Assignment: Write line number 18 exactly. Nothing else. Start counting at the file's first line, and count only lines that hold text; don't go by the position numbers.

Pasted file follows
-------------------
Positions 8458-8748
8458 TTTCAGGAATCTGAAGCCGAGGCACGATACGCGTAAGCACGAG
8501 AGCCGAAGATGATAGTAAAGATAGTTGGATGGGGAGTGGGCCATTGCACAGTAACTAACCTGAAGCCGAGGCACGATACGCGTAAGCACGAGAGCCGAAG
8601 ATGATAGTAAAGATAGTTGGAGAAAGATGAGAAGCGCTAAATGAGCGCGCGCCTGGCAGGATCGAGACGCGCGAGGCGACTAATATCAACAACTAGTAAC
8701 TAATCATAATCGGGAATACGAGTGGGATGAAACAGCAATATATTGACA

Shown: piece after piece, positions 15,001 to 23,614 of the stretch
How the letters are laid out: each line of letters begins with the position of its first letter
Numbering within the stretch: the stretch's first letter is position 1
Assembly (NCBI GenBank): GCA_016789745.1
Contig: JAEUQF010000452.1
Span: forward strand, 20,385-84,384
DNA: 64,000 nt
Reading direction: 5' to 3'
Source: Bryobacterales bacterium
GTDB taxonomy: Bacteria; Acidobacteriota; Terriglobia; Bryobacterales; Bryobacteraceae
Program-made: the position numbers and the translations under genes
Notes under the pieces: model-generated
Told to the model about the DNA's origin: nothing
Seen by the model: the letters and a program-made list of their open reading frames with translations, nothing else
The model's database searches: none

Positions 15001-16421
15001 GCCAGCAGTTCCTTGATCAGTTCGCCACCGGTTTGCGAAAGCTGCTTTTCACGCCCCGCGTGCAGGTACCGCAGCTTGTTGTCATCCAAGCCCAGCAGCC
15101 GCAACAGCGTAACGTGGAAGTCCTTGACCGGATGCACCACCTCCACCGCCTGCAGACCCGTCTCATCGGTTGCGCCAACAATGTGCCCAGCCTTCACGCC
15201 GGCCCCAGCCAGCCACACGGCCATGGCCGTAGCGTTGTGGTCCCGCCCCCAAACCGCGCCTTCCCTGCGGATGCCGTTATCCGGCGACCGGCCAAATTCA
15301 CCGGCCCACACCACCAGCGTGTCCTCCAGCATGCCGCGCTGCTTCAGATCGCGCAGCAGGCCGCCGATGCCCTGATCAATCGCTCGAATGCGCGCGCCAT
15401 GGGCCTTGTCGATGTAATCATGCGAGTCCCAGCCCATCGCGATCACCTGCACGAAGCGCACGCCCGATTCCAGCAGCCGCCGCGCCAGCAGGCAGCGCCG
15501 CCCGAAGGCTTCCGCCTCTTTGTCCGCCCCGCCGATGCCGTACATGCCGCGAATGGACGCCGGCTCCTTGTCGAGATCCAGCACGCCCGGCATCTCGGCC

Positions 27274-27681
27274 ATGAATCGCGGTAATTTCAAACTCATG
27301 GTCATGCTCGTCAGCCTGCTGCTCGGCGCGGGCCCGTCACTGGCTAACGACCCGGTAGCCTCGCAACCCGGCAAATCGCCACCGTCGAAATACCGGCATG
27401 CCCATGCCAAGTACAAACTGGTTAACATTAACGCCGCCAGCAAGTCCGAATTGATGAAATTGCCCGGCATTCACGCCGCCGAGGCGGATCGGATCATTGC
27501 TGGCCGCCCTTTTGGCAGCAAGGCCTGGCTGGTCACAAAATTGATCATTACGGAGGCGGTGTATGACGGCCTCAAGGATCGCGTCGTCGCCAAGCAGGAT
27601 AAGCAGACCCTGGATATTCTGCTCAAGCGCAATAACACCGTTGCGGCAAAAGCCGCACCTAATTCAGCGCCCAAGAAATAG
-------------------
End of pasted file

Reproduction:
Told to the model about the DNA's origin: nothing